The Journal of the Acoustical Society of America 04/2014; 135(4):2179. · 1.65 Impact Factor
  • Markus C Hesse, Georg Schmitz
    Biomedizinische Technik/Biomedical Engineering 09/2013; · 1.16 Impact Factor
  • Source
    Markus C Hesse, Leili Salehi, Georg Schmitz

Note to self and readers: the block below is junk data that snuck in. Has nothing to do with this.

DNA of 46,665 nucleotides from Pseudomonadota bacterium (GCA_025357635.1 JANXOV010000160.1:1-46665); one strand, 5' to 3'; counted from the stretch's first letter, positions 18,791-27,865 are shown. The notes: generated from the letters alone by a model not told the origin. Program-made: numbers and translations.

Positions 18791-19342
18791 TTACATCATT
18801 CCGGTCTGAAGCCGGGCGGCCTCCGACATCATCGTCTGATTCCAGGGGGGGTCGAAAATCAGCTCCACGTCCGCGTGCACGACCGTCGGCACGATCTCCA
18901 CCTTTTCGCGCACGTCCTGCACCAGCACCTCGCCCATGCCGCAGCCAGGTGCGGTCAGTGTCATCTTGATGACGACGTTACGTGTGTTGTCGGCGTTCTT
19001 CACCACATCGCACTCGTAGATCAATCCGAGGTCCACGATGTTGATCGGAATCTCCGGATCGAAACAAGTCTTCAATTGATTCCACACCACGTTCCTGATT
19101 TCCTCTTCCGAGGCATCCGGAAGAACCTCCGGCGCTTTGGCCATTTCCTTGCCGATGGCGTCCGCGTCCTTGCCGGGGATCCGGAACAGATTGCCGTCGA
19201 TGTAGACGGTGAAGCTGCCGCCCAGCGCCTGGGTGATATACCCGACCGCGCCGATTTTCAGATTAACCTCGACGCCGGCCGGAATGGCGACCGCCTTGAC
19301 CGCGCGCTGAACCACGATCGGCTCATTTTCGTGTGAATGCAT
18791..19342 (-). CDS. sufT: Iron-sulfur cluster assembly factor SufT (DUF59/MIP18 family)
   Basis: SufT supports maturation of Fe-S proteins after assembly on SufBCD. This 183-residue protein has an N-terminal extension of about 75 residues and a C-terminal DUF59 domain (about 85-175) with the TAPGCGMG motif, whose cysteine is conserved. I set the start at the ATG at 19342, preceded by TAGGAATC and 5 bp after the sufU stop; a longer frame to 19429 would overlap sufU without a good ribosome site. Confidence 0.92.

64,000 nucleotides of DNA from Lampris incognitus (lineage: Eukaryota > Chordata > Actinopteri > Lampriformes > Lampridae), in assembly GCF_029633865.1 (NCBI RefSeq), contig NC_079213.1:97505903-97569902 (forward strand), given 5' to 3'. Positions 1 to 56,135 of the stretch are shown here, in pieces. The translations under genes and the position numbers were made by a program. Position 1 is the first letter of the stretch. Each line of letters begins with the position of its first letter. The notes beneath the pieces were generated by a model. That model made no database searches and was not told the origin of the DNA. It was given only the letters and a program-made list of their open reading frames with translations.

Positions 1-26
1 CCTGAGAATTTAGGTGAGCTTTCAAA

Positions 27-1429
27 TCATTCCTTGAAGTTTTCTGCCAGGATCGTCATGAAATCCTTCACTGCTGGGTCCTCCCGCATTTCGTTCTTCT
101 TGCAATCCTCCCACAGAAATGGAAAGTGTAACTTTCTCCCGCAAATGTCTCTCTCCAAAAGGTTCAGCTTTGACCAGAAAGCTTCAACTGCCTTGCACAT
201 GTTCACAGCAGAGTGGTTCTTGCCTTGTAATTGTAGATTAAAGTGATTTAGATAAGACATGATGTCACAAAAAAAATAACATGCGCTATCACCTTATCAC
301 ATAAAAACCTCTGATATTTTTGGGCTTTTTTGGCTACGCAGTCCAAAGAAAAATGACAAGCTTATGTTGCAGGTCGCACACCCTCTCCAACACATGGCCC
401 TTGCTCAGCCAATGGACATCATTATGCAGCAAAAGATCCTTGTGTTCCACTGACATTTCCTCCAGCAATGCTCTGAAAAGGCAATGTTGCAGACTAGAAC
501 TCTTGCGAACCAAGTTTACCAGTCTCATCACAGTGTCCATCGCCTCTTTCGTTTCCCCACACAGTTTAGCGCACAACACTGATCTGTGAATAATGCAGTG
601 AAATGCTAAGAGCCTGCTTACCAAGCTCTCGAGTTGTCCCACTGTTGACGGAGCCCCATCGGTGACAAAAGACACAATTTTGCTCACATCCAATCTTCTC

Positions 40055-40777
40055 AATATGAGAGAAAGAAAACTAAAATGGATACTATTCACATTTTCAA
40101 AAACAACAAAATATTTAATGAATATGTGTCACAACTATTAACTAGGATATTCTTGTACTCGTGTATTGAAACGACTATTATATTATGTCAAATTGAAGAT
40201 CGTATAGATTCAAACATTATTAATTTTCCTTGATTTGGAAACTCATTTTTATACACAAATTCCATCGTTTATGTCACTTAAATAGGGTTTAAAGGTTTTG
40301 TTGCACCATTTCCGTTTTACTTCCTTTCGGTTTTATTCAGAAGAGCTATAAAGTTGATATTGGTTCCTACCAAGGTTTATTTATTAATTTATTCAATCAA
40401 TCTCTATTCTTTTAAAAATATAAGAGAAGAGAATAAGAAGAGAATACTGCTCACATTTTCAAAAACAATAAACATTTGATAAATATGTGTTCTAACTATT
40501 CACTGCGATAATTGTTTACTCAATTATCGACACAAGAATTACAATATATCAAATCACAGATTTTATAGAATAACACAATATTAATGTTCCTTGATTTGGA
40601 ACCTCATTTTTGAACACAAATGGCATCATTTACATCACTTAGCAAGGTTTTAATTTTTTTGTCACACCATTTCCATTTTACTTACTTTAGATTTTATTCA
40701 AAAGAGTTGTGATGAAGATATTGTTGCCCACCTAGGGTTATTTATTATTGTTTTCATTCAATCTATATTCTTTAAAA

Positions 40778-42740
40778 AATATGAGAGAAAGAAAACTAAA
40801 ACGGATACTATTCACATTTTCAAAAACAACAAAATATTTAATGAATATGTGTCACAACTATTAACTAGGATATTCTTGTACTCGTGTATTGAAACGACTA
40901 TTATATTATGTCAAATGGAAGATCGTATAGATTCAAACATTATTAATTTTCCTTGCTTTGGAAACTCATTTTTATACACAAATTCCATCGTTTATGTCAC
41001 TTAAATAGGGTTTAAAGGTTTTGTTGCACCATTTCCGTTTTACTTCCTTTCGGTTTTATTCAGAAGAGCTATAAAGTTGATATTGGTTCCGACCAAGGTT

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    ABSTRACT: In diagnostic ultrasound imaging, the image reconstruction quality is crucial for reliable diagnosis. Applying reconstruction algorithms based on the acoustic wave equation, the obtained image quality depends significantly on the physical material parameters accounted for in the equation. In this contribution, we extend a proposed iterative nonlinear one-parameter compressibility reconstruction algorithm by the additional reconstruction of the object's inhomogeneous mass density distribution. The improved iterative algorithm is able to reconstruct inhomogeneous maps of the object's compressibility and mass density simultaneously using only one conventional linear transducer array at a fixed location for wave transmission and detection. The derived approach is based on an acoustic wave equation including spatial compressibility and mass density variations, and utilizes the Kaczmarz method for iterative material parameter reconstruction. We validate our algorithm numerically for an unidirectional pulse-echo breast imaging application, and thus generate simulated measurements acquired from a numerical breast phantom with realistic compressibility and mass density values. Applying these measurements, we demonstrate with two reconstruction experiments the necessity to calculate the mass density in case of tissues with significant mass density inhomogeneities. When reconstructing spatial mass density variations, artefacts in the breast's compressibility image are reduced resulting in improved spatial resolution. Furthermore, the compressibility relative error magnitude within a diagnostically significant region of interest (ROI) decreases from 3.04% to 2.62%. Moreover, a second image showing the breast's inhomogeneous mass density distribution is given to provide additional diagnostic information. In the compressibility image, a spatial resolution moderately higher than the classical half-wavelength limit is observed.